Swimming can be an excellent way to burn fat and increase your cardiovascular fitness.   Swimming is an incredibly effective total body workout.  When swimming, all the major muscle groups in your body are firing in succession to propel your body forward through the water.

This alone helps to increase your caloric burn, both while you’re swimming and after you’ve finished your swimming workout due to the increased metabolic demand.  If you are looking to burn fat quickly, maximizing your time by taking advantage of the total body workout in swimming may be the answer you have been searching for.

In addition to the total body effect of swimming, there are several other benefits, such as the low impact nature, cross training and injury prevention, and the resistance provided by the water.

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Due to the nature of water and its buoyant effect on the body, water exercise is often the choice of those who are overweight or have joint problems like arthritis.

Swimming provides the distinct opportunity for those who are overweight or have arthritis to still exercise at higher intensities without the joint stress that is typically associated with high intensity workouts because the water elicits a “weightless” effect on the body.

Swimming and other water exercise can also provide a unique opportunity to cross train.  Cross training is a practice utilized to minimize injury while working out.  It involves alternating training modalities on different days (such as alternating between days of running, elliptical training, and swimming) to prevent overtraining and overuse injuries.

Cross Training can also keep your workouts interesting!  Swimming allows the exerciser to continue to work the entire body and gain cardiorespiratory fitness, while using a different mode to obtain results.

The pool water also will provide resistance while swimming, meaning not only is your heart getting a good cardiovascular workout, but your muscles are also getting worked out.   This helps to decrease your time in the gym and give you more benefits in less time!

This swimming workout has been developed to help you gain maximal results in minimal time.  This workout is based on high intensity interval training (HIIT) principles.

HIIT workouts such as this one are designed to have periods of high intensity work, paired with recovery intervals that allow you enough rest to fully engage in the work interval again.  To get maximal benefits, only give yourself enough rest time between intervals to complete your next work interval.

hiit-swimming-workout_2

This HIIT workout uses an active recovery as “rest” in between work intervals.  For example, instead of taking a break from your work interval by completely resting, you will swim an “easy” lap, moving slowly enough to allow your body to recover and your heart rate to lower.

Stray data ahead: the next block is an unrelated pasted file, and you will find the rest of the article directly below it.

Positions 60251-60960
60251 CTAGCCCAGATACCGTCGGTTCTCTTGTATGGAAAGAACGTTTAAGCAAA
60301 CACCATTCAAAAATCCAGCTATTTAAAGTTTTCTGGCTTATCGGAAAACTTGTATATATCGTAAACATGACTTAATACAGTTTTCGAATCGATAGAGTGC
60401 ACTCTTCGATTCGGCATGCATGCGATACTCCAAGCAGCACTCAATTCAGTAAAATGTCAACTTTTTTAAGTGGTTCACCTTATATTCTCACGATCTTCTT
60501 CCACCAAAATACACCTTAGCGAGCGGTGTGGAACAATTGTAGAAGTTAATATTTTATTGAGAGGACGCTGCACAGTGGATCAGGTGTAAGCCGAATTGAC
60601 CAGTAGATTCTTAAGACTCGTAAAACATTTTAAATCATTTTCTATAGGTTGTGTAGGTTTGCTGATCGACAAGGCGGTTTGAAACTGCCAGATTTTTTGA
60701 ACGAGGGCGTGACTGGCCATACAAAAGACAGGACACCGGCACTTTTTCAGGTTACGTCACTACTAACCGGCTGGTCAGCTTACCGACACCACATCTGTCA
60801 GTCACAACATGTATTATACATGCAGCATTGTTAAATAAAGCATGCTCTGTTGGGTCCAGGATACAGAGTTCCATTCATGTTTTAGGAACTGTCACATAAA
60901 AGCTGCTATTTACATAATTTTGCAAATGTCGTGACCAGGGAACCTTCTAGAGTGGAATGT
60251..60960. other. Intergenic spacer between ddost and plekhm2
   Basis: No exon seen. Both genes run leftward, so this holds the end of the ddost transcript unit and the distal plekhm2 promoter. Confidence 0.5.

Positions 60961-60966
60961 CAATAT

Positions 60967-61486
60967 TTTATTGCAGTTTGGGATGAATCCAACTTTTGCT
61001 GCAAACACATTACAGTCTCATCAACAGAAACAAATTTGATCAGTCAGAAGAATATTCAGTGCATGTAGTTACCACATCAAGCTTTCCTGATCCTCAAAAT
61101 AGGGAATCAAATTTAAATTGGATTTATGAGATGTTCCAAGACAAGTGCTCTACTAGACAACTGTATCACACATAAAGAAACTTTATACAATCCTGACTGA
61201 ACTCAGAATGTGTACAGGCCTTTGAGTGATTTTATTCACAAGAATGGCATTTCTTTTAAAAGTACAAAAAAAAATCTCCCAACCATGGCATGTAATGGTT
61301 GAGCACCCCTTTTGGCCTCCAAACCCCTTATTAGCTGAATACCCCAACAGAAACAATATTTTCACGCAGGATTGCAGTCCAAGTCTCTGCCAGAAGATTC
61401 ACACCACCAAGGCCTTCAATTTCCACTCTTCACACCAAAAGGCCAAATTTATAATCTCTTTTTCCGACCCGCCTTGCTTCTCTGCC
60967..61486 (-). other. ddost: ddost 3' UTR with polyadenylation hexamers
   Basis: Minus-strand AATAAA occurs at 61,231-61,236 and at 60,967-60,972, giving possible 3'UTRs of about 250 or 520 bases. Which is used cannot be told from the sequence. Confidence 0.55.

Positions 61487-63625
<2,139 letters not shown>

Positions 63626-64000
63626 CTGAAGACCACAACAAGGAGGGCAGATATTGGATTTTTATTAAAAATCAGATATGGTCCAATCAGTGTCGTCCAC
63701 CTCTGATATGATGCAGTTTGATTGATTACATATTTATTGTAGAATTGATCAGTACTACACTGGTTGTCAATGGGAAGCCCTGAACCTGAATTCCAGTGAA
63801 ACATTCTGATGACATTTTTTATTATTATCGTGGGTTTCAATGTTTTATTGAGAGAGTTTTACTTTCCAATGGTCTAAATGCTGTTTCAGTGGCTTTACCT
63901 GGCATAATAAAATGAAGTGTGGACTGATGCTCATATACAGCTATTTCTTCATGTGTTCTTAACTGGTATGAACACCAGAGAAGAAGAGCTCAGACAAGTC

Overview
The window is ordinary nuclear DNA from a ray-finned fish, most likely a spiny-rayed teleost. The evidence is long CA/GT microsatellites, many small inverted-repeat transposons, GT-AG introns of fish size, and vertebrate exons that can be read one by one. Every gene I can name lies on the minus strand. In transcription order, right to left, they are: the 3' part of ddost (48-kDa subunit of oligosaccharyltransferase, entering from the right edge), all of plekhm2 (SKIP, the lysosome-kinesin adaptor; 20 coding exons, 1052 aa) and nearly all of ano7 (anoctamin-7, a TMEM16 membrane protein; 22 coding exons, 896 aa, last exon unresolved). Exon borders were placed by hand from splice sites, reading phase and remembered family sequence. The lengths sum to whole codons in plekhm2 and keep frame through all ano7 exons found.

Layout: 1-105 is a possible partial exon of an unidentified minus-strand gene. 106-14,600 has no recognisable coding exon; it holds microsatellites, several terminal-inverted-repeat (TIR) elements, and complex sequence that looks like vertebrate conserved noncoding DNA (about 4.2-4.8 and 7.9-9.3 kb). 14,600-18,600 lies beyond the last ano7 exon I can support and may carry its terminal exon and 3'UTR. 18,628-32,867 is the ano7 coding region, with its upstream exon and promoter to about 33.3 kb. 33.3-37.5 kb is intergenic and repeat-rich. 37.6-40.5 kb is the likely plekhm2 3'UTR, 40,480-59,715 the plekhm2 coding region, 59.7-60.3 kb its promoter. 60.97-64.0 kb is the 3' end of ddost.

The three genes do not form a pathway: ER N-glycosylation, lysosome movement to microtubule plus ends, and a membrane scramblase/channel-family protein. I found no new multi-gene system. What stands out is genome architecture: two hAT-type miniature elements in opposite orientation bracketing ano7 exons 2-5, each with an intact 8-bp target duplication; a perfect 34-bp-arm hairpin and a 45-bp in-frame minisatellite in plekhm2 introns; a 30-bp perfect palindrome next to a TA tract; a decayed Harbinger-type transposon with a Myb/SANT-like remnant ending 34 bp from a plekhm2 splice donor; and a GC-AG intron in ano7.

Finally, this workout can be completed using any of the major strokes (freestyle, backstroke, breaststroke, or butterfly).  You can use all of the strokes or pick your favorite one when completing your workout.

An important idea to note is your technique while swimming.  If you are new to swimming, the freestyle (sometimes called crawl stroke) is the best option to start with.  To perform the crawl, you will be on your stomach in the water, your feet making a fluttering motion.

While your feet are fluttering, your arms will move forward in front of your body and pull the water, one at a time.  As your right arm moves forward, your left arm will be pulling the water passed your body.  You want to imagine dragging your right thumb against the sideline of your body (doing so, your elbow will flex to  make a triangle shape as it exits the top of the water).

Then your fingertips should enter the water with arm full extended, with your thumb pointing down.  Then pull the water towards your body, making an “S” shape with your hand.  Repeat on the other side.  This will help you to pull the water more efficiently.

HIIT Workout #1

Warm up for 5-10 minutes—Move slowly and pick up your pace slightly every 2 laps

Interval 1: Repeat 6 times

1.  Sprint 1 lap (25 yards)
2.  Recover 1 lap

Interval 2: Repeat 4 times

1.  Sprint 2 laps (50 yards)
2.  Recover 1 lap

Interval 3: Repeat 2 times

1.  Sprint 4 laps (100 yards)
2.  Recover 2 laps

Recovery: 3 minutes slow pace

Repeat Intervals 1, 2, and 3 with recovery one to two additional times

Cool Down—5 minutes slower pace, slowing more each lap

HIIT Workout #2

Warm up for 5-10 minutes—Move slowly and pick up your pace slightly every lap

Interval 1: Repeat 6 times

1.  Sprint 2 laps (50 yards)
2.  Recover 1 lap

Interval 2: Repeat 4 times

1.  Sprint 1 lap with kicking only (25 yards)
2.  Recover 1 lap
3.  Sprint 1 lap pulling only (25 yards)
4. Recover 1 lap

Interval 3: Repeat 6 times

1.  Sprint 2 laps (50 yards)
2.  Recover 1 lap

Recovery: 3 minutes slow pace

Repeat Intervals 1, 2, and 3 with 3 minute recovery one to two additional times

Cool Down—5 minutes slower pace, slowing more each lap

I hope you enjoy this HIIT swimming workout!  I think you’ll find that completing this workout, even once per week, will help melt any excess fat you have!  Remember to keep the intensity high to maximize your results!

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